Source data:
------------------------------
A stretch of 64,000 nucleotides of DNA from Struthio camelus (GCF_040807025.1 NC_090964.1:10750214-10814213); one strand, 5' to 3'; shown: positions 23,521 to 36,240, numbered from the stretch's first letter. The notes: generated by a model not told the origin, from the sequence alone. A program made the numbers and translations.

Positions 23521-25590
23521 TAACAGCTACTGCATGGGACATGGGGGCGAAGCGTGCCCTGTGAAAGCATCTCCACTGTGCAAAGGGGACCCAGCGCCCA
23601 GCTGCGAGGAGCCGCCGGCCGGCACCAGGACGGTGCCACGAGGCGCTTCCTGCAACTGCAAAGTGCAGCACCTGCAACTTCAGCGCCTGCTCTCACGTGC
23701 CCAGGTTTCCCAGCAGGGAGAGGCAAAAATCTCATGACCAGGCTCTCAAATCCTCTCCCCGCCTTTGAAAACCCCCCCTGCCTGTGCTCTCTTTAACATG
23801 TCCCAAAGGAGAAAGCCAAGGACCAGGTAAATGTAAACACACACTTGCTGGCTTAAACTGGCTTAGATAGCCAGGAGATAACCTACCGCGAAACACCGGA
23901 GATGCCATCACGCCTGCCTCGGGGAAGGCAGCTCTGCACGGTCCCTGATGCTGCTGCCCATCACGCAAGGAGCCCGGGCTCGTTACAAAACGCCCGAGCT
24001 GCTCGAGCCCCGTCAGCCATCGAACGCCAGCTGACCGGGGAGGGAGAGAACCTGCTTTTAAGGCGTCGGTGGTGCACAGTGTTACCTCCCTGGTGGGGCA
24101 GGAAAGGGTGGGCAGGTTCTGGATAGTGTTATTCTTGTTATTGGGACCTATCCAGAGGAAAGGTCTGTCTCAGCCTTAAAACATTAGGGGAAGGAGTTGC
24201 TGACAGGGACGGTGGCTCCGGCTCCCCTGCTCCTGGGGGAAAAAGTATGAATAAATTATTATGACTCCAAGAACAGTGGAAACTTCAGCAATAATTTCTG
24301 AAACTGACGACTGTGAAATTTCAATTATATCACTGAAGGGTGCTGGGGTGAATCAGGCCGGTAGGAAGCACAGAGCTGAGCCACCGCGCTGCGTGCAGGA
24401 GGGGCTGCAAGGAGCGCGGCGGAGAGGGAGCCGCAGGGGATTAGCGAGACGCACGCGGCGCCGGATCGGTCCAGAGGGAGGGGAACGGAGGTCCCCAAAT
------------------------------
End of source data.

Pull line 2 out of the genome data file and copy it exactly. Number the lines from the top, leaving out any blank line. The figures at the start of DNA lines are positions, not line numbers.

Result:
Positions 23521-25590